Please note, due to essential maintenance online transactions will not be possible between 09:00 and 13:00 BST, on Monday 20th January 2020 (04:00-08:00 EDT). We apologise for any inconvenience.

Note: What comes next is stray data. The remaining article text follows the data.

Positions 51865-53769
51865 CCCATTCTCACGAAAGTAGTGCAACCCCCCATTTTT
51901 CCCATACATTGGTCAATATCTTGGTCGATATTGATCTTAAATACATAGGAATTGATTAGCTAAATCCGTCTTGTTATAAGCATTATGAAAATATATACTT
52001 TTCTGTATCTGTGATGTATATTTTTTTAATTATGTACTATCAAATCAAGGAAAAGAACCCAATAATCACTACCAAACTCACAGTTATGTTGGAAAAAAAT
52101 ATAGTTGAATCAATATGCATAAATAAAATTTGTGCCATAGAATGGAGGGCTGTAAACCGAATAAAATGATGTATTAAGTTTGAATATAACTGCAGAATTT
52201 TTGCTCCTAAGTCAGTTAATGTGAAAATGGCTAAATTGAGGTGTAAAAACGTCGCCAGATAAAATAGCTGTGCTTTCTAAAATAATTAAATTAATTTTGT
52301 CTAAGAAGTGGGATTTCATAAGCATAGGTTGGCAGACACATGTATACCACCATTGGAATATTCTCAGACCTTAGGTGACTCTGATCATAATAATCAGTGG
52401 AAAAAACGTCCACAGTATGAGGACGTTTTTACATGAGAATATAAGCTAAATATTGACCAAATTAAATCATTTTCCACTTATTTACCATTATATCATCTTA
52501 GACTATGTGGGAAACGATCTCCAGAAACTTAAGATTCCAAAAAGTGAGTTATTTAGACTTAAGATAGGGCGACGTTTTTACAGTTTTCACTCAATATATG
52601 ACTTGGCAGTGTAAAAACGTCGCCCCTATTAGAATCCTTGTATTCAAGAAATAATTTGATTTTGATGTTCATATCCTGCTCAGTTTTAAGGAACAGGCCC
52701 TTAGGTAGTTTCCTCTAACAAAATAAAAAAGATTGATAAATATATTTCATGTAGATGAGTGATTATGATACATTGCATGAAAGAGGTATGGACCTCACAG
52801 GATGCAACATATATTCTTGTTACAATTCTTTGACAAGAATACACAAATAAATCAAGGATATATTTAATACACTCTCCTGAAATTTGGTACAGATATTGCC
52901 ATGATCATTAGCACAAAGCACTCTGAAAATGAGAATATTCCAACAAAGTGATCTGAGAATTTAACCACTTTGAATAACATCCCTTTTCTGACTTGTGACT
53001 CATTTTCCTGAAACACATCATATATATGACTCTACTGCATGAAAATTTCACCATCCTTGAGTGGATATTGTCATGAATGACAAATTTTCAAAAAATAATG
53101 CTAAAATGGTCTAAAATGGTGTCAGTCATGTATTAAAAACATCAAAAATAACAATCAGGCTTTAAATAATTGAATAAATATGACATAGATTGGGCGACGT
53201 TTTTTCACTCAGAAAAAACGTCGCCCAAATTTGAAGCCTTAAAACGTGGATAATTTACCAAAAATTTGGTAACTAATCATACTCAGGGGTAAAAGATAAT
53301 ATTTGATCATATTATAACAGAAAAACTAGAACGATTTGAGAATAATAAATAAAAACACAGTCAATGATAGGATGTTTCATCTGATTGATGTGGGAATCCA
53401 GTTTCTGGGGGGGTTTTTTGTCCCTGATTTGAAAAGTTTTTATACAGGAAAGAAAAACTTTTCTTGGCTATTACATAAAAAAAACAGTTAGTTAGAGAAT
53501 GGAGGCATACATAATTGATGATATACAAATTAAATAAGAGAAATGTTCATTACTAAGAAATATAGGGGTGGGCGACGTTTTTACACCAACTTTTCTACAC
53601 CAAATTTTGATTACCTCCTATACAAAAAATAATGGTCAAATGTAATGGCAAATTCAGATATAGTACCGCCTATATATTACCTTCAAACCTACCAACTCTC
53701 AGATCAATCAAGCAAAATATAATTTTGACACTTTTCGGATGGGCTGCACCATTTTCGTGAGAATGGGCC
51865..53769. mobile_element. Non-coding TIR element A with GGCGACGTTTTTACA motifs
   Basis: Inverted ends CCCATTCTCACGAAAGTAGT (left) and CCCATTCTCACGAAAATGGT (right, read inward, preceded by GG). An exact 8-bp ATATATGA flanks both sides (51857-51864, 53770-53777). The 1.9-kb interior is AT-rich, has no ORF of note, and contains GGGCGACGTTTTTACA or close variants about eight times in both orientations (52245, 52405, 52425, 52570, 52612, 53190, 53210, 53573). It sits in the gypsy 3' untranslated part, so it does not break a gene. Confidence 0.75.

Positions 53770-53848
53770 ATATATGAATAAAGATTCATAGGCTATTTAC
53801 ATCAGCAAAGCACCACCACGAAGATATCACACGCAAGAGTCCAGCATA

Seizures and epilepsy are frequently misdiagnosed. Only about 50% of patients transferred to ICUs in tertiary hospitals after presumed status epilepticus are found to have status epilepticus.1 About 90% of those misdiagnosed with epilepsy actually have psychogenic nonepileptic event (PNEE).2 There are many other disorders misdiagnosed as epilepsy, organic and nonorganic, seen in adults and children. This chapter discusses the common differential diagnoses for epilepsy in hopes of making recognition of epilepsy imitators easier. As with any disorder, misdiagnosis delays the appropriate treatment needed to provide relief to the patient. In PNEE, a completely different therapeutic approach is needed (versus epileptic seizures), including psychotherapy and psychotropic medications. Antiseizure drugs (ASDs) used in those who do not need them place an unnecessary risk of common and rare side effects.